"Somebody is trying to steal my music" (Part 1 of a long story). Here follows an account of an eventful weekend. It all began on Friday night. Half our house didn't have electricity (another story), but we are all safely tucked up in bed when the doorball rang at 2am. Lots of commotion and the Police outside. I stumbled downstairs after Rach to find half a dozen neighbours fussing about, two policemen and a small whispery old man who kept tapping me on the shoulder to tell me something about "o telefone". Amy's car had been broken into and the radio taken out. The Police had been quick to arrive thanks to the phone call made by the small whispery man. The crook in question was obviously an expert as he silently popped a back window without breaking anything. (In fact, the complete glass has already been replaced). Strangely, the radio was still there on the seat - the thief having bolted quickly without his prize when the cops showed up. And so Amy secured the car and parked the car inside our walls. The end of the story... or so we thought.
In the morning when we were more awake we went to sort out the car but, astonishingly, the radio itself had gone missing. Amy remembers it was still on the passenger seat when she brought it in. So, donning our best CSI caps we can only conclude that our thief (or the Police?) returned in the night, scaled our wall, climbed through the popped window and made off with the system back over the wall. This criminal, we were discovering, was cunning, bold and probably athletic. When we have Kanu the Schnauzer here I think this won't be possible - too much barking. Anyway, this wasn't too discouraging - the same sort of thing would happen to us in Surtees Street in York from time to time. The radio was old so Amy was not too upset. And we will heed our neighbours warnings and park our cars inside at night. But...
"Somebody is trying to steal my music" (Part 2 of a long story). On Sunday morning an electrician came to look at our poor wiring and try to get a handle on why only half the house was lit up. (Extension leads are running everywhere, including up the stairs to keep a fan on in Nelsinho`s room). This electrician was recommended by the estate agent and he had done work in our house before. He pottered about for an hour and said the wiring in the house was very bad and would need a whole day to mend. So we arranged for him to come back later in the week. He left, Rachel and I went out to church and when we came back we all got ready to go to the beach for a day - Mark's choice of activity as he leaves in a few weeks. However, Amy's Pink IPod was missing! We all scouted about for it but Rach was sure she put it down in a specific place. We were all certain of where it should be and it evidently wasn't there - so we suspected the electrician must have taken it! As Amy said: "Somebody is trying to take away all my music, first from the car and now from my Ipod!".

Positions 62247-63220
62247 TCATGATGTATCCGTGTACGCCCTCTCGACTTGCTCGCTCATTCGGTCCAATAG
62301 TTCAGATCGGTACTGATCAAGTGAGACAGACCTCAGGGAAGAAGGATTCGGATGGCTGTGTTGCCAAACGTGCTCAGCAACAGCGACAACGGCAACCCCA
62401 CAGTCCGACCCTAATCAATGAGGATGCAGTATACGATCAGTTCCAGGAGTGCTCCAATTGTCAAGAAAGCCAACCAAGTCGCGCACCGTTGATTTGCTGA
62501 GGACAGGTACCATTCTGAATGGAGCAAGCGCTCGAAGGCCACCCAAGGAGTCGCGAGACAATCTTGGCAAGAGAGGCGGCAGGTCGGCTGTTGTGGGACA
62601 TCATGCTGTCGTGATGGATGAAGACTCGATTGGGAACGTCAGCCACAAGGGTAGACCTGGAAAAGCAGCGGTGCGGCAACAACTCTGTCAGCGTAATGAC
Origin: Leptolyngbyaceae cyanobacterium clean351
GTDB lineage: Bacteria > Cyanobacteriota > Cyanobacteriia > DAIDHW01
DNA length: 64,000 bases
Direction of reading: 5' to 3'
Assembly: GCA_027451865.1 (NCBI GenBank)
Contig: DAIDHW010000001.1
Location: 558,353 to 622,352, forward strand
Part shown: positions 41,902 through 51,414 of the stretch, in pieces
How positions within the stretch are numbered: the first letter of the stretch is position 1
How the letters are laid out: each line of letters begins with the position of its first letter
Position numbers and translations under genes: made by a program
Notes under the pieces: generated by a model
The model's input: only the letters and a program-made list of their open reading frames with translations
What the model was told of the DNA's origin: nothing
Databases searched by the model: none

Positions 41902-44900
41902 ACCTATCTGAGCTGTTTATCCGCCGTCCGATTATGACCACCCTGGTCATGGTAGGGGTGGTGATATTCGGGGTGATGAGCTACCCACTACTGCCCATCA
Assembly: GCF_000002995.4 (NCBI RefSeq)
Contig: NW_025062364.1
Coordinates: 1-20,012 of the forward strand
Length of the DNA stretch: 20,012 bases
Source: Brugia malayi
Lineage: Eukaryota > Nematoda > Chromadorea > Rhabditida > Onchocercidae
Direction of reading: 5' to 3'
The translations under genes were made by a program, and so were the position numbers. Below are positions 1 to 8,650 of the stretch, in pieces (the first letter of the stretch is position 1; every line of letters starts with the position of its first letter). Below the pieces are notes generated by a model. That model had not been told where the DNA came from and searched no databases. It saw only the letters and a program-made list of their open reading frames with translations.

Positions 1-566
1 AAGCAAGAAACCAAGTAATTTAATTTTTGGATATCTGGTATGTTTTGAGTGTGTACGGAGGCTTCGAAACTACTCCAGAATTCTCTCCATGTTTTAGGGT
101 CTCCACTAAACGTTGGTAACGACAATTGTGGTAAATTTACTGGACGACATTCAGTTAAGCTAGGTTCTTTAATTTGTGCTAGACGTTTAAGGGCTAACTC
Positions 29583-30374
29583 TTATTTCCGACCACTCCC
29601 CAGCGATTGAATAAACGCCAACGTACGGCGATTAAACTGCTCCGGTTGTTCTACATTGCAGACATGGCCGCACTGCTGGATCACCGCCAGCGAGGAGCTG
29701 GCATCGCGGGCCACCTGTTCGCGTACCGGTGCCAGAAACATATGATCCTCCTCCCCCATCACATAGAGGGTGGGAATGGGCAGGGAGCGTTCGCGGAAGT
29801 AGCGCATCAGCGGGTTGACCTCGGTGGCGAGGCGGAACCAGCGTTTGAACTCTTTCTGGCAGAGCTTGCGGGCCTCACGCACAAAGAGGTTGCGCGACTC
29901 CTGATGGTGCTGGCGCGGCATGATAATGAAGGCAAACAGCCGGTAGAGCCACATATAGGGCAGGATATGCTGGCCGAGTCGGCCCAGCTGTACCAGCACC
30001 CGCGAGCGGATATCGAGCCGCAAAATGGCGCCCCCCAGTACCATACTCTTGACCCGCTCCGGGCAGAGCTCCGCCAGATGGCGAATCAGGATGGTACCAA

Here is where my wonderful wife came to the fore. We thought very carefully about calling said Electrical man and planned what to say. (We didn't want to embarrass or accuse, we just wanted to give him every opportunity to return the Ipod). So, Rach rang him on his cellphone and asked him if he had seen a pink machine for music which had gone missing. She also mentioned we had gone to church - this was savvy, people don't like stealing from Christians especially when they think they are good Christians too! No, he said he hadn't seen anything. He then quickly changed the subject about the work still to be done. At this point Rach was very calm but clear - she didn't trust him around the house and she would find another person to do the work. They finished the call, but 10 minutes later the electrician called back. Oh, yes, he had found a pink music machine in his bag - it must have fallen in! We were not to think badly of him - he was a Christian too, and he didn't want to do anything against Jesus!
So, I think he realised that he would lose business not just from us, but from the estate agent if we reported him. So he is coming back with the ipod and we will hide out valuables and keep an eye on him. I don't think he will try anything a second time. But its a lesson for us to be more careful looking after the things we have. Another lesson I think is that we should keep living minimally with less stuff. The less stuff you have, the less there is for people to nick.
Epilogue: "Now that's what I call neighbourhood watch". An impressive part of all this is the way our neighbours rallied to our aid. We really feel a part of a local community in a way we didn't in York. This experience has allowed us to get to know everybody better. The lady across the road said that if her sons and seen the guy who stole the radio they would have given him a good beating. Apparently, these chaps have a habit of doing over any riff raff who come down our street. (Perhaps, for our crook's sake it's good he got away!).
Another form of self-appointed security comes from a man who rides a tin-pot motorbike up and down the streets of our estate at night. He has an alarm which makes a sort of "aliens are landing" bleepy noise. He keeps an eye out for any dodgy stuff. At first, it was quite annoying having him go by every hour of the night with his siren but now we ignore it, sleep through it, and actually find it quite endearing. Sadly, I fear with him there is a discrepancy between appearances and effectiveness: he didn't get anywhere near the scallywag who took Amy's radio.